Theses and Dissertations

Issuing Body

Mississippi State University

Advisor

Stewart, Barry R.

Committee Member

Wells, D. Wayne

Committee Member

Lang, David J.

Committee Member

Henn, R. Alan

Date of Degree

1-1-2013

Document Type

Graduate Thesis - Open Access

Abstract

Turfgrass establishment on sand-based rootzones is routinely accomplished by using sod produced on a fine-textured native soil. As a result, soil layering occurs, potentially causing initial reduction in water infiltration, rooting, aeration, and overall turfgrass quality. This research was aimed at determining the feasibility of applying sand over existing native soil to produce hybrid bermudagrass (Cynodon dactylon [L.] Pers. x C. transvaalensis Burtt-Davy) sand-based sod. Factors evaluated were visual quality and scalping. Treatments were harvested and transplanted to a sand-based research green where handle-ability, tensile strength, and infiltration were also evaluated. Results indicate aerify and topdress treatments showed higher quality pre-harvest. Control and 25 mm treatments were best in terms of harvesting, handle-ability, and sod tensile strength. Infiltration data indicated no significant differences between treatments. These outcomes along with further analysis could provide sod producers with a valuable product for use on sand-based rootzones.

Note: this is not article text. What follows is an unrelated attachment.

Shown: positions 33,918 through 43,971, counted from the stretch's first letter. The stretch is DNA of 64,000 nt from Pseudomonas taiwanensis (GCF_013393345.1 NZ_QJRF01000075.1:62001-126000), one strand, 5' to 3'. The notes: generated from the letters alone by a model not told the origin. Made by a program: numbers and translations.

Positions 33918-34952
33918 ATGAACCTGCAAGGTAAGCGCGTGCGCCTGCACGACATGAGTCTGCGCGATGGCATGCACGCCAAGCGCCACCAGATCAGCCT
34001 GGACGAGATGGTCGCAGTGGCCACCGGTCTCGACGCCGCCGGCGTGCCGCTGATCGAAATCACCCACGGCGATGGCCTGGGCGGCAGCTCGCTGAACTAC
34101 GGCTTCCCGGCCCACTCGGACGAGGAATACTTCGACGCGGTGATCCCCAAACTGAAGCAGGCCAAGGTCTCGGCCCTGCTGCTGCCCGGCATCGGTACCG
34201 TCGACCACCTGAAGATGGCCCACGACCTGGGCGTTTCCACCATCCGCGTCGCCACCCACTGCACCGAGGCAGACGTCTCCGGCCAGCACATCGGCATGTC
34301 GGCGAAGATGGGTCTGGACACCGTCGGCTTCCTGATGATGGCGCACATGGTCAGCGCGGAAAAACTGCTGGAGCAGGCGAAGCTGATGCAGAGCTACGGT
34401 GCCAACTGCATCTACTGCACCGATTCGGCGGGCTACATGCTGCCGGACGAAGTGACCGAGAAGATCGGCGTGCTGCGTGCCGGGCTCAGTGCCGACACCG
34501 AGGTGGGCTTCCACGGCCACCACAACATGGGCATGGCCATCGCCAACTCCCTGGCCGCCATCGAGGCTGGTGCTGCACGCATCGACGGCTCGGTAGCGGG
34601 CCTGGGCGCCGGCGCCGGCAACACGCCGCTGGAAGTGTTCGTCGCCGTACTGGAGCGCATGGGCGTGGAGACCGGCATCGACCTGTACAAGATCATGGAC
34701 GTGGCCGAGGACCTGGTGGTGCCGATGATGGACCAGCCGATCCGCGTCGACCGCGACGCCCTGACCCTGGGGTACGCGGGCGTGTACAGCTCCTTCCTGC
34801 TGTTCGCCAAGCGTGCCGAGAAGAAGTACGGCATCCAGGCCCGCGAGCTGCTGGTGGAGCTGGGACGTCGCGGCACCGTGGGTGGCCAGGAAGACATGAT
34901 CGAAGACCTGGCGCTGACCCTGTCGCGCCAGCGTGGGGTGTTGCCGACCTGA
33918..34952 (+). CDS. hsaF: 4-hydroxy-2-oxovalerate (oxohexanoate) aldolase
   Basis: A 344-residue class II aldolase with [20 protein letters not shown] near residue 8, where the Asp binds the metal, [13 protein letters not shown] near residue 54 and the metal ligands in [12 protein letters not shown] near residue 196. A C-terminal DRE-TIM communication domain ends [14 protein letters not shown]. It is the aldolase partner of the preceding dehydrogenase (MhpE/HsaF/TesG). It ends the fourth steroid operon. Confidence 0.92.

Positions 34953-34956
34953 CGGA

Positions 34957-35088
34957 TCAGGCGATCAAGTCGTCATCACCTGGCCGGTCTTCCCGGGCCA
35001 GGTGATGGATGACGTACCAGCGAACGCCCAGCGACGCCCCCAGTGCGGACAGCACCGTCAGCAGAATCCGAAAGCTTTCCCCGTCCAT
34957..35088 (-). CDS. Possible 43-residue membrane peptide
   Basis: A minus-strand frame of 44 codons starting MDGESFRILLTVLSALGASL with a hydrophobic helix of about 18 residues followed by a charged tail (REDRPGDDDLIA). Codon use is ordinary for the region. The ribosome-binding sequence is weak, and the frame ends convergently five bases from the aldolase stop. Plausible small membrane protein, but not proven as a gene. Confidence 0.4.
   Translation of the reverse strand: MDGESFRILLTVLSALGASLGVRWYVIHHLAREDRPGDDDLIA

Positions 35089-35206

URI

https://hdl.handle.net/11668/19432

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